From the desk of: Saroja Voruganti, Ph.D.
While drinking at least eight glasses of water a day may not be necessary under normal conditions, maintaining adequate hydration, especially during physical exertion in warm weather, is essential for optimal health.
A recent article published in the American Journal of Kidney Disease suggests that exercise and dehydration contribute to development of chronic kidney disease, particularly the type that is related to heat stress. Heat stress-related kidney disease is increasingly observed in farmers, fishermen, miners, and transportation and construction workers. This type of kidney disease is also called Mesoamerican nephropathy since it was first observed in sugarcane workers in Latin America. Even though they drank a lot of water, these workers suffered high rates of chronic kidney disease.
The authors noted decreased sodium levels and increased uric acid levels after heavy exertion. Uric acid is a breakdown product of DNA and can become elevated with muscle damage. Thus, exercising or working under hot conditions results not only in water loss, but also sodium loss and low-grade muscle injury, which ultimately affect kidney function. Muscle injury and dehydration also cause uric acid to increase, which again results in kidney injury. Kidney injury intensifies with continuous exposure to heat, exercise and dehydration and finally develops into chronic kidney disease. Therefore, maintaining an adequate level of hydration by drinking water with electrolytes at frequent intervals seems to prevent the increase in uric acid levels that occur with heat and exercise.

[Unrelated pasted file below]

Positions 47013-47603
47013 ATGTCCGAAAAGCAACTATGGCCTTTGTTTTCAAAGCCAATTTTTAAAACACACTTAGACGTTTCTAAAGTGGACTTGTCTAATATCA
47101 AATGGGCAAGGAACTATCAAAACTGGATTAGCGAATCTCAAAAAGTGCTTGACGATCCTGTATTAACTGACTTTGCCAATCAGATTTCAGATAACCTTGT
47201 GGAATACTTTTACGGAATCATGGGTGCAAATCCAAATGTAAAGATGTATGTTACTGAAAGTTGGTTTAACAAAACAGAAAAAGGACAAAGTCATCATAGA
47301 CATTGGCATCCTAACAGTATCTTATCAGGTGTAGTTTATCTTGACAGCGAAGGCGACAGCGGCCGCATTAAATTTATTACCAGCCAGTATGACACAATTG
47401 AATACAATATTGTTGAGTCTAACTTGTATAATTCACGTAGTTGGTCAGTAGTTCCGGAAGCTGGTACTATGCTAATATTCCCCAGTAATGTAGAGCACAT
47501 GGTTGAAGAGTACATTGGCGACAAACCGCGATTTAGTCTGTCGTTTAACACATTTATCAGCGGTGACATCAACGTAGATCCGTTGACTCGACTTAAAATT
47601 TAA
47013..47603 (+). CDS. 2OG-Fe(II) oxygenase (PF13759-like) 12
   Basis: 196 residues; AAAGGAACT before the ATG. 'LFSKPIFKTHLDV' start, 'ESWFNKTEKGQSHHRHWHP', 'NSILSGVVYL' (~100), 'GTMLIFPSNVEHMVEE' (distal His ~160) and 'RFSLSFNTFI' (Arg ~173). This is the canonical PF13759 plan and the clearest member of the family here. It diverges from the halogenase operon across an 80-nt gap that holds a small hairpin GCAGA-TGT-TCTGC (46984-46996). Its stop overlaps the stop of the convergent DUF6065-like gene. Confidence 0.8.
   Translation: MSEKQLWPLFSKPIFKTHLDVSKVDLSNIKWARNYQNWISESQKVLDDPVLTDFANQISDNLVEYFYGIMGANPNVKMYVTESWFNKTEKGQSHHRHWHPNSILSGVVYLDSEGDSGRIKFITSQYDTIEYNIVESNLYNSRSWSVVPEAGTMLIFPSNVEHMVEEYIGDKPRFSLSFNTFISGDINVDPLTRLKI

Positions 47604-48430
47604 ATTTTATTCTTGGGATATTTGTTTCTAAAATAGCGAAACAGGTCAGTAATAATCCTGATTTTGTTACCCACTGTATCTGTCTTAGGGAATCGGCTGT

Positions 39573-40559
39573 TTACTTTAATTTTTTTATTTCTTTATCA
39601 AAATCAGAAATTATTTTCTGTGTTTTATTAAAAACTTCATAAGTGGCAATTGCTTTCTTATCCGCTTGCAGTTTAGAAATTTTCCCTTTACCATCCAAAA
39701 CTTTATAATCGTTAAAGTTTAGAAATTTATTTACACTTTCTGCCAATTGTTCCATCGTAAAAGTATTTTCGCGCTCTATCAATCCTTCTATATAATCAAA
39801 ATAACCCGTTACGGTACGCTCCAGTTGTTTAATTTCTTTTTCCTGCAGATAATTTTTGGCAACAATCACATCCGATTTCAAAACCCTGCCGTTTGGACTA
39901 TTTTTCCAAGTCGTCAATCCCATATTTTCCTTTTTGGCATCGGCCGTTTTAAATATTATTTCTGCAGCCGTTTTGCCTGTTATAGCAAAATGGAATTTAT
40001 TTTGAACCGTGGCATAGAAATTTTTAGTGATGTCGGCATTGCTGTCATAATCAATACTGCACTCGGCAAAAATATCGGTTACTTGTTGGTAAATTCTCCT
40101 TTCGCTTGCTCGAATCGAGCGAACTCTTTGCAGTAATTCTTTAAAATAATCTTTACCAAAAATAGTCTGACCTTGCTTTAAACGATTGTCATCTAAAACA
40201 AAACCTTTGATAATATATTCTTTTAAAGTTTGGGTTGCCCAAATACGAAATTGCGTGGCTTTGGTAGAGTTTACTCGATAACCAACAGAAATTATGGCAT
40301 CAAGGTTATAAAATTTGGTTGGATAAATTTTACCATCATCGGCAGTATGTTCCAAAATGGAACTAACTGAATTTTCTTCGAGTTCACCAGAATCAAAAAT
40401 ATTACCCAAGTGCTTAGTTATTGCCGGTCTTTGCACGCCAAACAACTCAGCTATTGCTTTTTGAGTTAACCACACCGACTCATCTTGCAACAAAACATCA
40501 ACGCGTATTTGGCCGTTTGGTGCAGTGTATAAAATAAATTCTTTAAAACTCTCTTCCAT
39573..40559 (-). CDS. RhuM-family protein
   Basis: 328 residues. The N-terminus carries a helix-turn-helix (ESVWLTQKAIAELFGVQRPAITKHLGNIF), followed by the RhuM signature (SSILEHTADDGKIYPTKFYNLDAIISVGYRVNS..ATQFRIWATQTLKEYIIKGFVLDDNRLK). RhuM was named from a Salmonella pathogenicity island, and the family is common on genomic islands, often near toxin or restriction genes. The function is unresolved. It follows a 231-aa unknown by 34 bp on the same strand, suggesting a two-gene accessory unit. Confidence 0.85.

Maintaining adequate hydration in conditions of heat and exercise is important to minimize risk of kidney injury, but chronic heat and physical exertion stress kidney function and can cause kidney damage even when water is consumed. Under these conditions, it is important to stay extra hydrated to avoid increased uric acid levels and muscle damage, which also contribute to the risk of long-term kidney damage.
Reference: American Journal of Kidney Diseases 2015; Oct 5. pii: S0272-6386(15)01156-7. doi: 10.1053/j.ajkd.2015.08.021